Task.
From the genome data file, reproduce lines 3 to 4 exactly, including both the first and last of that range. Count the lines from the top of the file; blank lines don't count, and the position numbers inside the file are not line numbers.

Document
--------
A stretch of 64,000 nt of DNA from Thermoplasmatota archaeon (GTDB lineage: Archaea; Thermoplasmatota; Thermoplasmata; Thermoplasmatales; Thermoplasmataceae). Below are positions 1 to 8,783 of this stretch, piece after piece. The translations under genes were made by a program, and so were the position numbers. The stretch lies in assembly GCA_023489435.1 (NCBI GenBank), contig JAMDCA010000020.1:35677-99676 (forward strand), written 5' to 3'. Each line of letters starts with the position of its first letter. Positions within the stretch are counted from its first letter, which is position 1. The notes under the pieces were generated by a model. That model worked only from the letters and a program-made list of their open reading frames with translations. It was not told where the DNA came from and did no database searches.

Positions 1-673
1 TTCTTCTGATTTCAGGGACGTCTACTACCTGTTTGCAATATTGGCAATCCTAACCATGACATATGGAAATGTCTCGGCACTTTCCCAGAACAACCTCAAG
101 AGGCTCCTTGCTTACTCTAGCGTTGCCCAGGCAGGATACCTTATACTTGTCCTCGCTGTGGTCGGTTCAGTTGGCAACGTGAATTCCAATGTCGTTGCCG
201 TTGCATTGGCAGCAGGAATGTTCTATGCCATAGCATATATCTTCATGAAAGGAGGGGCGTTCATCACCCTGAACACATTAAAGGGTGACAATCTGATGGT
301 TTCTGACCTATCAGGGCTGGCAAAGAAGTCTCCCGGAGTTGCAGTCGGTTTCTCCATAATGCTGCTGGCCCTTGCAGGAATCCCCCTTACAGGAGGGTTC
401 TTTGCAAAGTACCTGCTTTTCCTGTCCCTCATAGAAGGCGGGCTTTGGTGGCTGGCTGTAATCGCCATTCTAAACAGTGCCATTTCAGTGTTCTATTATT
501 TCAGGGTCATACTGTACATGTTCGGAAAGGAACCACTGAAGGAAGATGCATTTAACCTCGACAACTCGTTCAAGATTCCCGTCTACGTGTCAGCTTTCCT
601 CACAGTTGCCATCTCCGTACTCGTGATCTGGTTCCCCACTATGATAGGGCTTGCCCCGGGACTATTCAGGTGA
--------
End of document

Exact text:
1 TTCTTCTGATTTCAGGGACGTCTACTACCTGTTTGCAATATTGGCAATCCTAACCATGACATATGGAAATGTCTCGGCACTTTCCCAGAACAACCTCAAG
101 AGGCTCCTTGCTTACTCTAGCGTTGCCCAGGCAGGATACCTTATACTTGTCCTCGCTGTGGTCGGTTCAGTTGGCAACGTGAATTCCAATGTCGTTGCCG